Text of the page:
- the juice pressed from apples (or formerly from some other fruit) used for drinking, either before fermentation (sweet cider) or after fermentation (hard cider), or for making applejack, vinegar, etc.
Origin of cider
Examples from the Web for cider
Contemporary Examples of cider
Despite an impressively long history, cider has maintained a relatively humble identity.
Cider has a long and storied history that can be tasted in the variety of options found throughout the world.
He ferments his ciders using indigenous yeasts, and his ciders maintain a purity and freshness unique in the cider category.
Harvey then put the brain into a cider box and stashed it under a beer cooler.Invasion of the Celebrity Body Snatchers, From Charlie Chaplin to Casey Kasem
July 19, 2014
This cider is bone dry and has a really great olive & briny quality that makes it a killer food pairing cider.What to Drink in 2014: 13 Chefs and Critics Picks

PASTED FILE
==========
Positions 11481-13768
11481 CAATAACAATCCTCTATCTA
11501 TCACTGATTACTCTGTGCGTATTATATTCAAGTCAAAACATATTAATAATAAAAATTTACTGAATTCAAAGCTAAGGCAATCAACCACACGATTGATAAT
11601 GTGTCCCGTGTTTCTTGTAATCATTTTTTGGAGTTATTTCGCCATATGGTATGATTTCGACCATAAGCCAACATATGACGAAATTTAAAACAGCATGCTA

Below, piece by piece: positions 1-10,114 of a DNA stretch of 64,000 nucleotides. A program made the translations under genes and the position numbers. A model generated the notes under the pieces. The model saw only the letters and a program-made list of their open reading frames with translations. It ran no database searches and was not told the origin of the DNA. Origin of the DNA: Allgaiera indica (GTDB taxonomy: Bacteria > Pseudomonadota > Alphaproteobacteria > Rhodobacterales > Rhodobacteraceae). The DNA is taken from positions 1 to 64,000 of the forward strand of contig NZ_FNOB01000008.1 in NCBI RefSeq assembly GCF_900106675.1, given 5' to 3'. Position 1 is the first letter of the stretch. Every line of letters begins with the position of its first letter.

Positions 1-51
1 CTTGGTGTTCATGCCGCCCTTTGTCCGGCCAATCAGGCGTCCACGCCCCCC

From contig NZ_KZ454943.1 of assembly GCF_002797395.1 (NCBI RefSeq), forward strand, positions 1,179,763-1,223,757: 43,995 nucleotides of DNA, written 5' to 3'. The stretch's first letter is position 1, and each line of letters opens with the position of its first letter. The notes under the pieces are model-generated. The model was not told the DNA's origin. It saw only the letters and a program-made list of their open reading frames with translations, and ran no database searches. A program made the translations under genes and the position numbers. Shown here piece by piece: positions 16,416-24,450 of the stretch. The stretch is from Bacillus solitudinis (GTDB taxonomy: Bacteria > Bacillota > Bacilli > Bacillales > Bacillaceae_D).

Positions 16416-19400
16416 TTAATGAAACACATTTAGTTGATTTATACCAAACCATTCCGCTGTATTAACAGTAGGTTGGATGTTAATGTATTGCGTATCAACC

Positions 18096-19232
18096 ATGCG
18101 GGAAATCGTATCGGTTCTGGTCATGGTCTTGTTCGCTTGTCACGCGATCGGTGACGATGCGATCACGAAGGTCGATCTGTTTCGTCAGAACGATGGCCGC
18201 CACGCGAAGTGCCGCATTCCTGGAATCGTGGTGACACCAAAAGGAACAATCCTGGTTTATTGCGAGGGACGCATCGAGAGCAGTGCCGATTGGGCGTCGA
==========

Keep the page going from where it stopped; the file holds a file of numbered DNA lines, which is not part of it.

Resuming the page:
January 11, 2014
Historical Examples of cider
Cool and then add the sirup to the cider and the juice of the lemons.Woman's Institute Library of Cookery, Vol. 4
Woman's Institute of Domestic Arts and Sciences
We'll have a champagne supper, with cider for champagne, eh, dad?Thoroughbreds
W. A. Fraser
By the time the cider boils, the eggs will be sufficiently light.Directions for Cookery, in its Various Branches
We had a frugal meal of bread, cheese, and cider set before us.My Double Life
Peaches we have in any quantity; and the cider they make is capital stuff.Brighter Britain! (Volume 1 of 2)
William Delisle Hay
- Also called (US): hard cider an alcoholic drink made from the fermented juice of apples
- Also called: sweet cider US and Canadian an unfermented drink made from apple juice
Word Origin for cider
Word Origin and History for cider
late 13c., from Old French cidre, cire "pear or apple cider" (12c., Modern French cidre), variant of cisdre, from Late Latin sicera, Vulgate rendition of Hebrew shekhar, a word used for any strong drink (translated in Old English as beor, taken untranslated in Septuagint Greek as sikera), related to Arabic sakar "strong drink," sakira "was drunk." Meaning gradually narrowed in English to mean exclusively "fermented drink made from apples," though this sense also was in Old French.